Topic: Singapore

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No U-Turn Syndrome (NUTS)

Singapore

No U-Turn Syndrome (NUTS) is a term first coined by Singaporean entrepreneur Sim Wong Hoo to prominently describe the social behaviour of Singaporeans having a mindset of compliance to higher authorities before proceeding with any action. He makes a comparison of traffic rules in Singapore to those found overseas, to describe the phenomenon. In Singapore, drivers are not allowed to make a U-turn unless a sign specifically allows them to do so, while in some other countries drivers may make U-turns freely so long as a "No U-turn" sign is not present. Following that, this analogy is used to explain the red tape he has encountered with hard-nosed bureaucrats, which in turn stifles the very creativity that the Singaporean government has been trying to promote in the recent years.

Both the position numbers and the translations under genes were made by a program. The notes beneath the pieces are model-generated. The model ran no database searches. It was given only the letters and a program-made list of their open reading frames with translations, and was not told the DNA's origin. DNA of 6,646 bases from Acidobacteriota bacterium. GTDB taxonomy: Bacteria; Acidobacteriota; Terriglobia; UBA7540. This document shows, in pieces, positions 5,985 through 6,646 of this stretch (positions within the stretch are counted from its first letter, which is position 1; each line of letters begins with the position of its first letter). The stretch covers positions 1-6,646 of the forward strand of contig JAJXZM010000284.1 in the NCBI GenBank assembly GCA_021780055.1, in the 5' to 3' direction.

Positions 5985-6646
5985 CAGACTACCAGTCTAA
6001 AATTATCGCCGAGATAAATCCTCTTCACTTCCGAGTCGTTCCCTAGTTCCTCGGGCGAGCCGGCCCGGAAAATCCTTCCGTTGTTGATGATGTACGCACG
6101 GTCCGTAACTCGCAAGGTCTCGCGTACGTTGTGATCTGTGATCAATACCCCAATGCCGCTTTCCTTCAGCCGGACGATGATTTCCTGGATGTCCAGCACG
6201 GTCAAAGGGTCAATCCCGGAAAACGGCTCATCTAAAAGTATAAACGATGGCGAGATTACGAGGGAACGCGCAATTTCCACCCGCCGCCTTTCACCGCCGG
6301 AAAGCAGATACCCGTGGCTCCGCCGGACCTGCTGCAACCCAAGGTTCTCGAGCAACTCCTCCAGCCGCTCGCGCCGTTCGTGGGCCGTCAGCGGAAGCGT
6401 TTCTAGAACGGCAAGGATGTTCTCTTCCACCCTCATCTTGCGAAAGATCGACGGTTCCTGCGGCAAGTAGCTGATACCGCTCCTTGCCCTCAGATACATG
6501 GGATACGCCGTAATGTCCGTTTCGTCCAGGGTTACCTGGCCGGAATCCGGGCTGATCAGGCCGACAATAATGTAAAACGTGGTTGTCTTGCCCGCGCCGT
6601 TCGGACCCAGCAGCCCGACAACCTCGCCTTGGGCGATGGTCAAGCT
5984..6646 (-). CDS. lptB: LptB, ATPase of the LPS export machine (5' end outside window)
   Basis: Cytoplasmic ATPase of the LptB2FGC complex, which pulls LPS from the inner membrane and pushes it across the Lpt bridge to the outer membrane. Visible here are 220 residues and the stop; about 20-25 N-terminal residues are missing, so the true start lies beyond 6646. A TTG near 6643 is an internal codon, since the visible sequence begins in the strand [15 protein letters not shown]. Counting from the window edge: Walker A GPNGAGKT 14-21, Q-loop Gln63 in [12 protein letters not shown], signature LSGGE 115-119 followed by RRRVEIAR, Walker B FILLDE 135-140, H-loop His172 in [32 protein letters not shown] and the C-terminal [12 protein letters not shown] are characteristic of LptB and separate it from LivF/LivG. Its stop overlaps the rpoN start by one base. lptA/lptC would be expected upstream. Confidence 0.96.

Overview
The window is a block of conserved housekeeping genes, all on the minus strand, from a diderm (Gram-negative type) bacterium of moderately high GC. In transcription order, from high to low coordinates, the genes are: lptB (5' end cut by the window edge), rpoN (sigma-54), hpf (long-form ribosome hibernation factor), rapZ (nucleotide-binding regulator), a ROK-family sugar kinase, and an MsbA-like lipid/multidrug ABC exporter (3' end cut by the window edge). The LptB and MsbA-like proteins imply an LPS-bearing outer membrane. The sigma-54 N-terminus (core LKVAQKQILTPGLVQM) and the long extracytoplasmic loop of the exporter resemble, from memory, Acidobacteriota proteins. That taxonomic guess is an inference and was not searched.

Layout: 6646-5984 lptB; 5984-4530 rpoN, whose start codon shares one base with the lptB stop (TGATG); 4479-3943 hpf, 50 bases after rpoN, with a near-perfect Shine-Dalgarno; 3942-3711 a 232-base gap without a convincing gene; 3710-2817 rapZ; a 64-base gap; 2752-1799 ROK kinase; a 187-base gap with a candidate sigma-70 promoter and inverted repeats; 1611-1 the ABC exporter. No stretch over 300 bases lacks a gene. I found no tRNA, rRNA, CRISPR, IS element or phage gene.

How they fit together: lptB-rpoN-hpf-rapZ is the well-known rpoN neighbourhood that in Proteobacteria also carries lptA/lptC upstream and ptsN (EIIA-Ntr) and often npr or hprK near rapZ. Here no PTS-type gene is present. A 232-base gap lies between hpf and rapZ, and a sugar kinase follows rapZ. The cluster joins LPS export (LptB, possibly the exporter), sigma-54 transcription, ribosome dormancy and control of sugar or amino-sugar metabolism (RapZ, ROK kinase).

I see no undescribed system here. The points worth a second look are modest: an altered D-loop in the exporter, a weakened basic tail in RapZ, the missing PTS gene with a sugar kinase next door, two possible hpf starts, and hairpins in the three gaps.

NUTS is also considered as one of the major criticisms of the rigid Singapore education system, where students are taught from a young age to obey instructions in an unquestioning manner, in a society where grades and paper certification are emphasised at the expense of some life skills.

In 2003, the term was referred to by Singaporean MPs during discussions about encouraging entrepreneurship. Five MPs said that "the biggest hurdle for Singaporeans in creating a pro-enterprise environment is the Nuts mentality."

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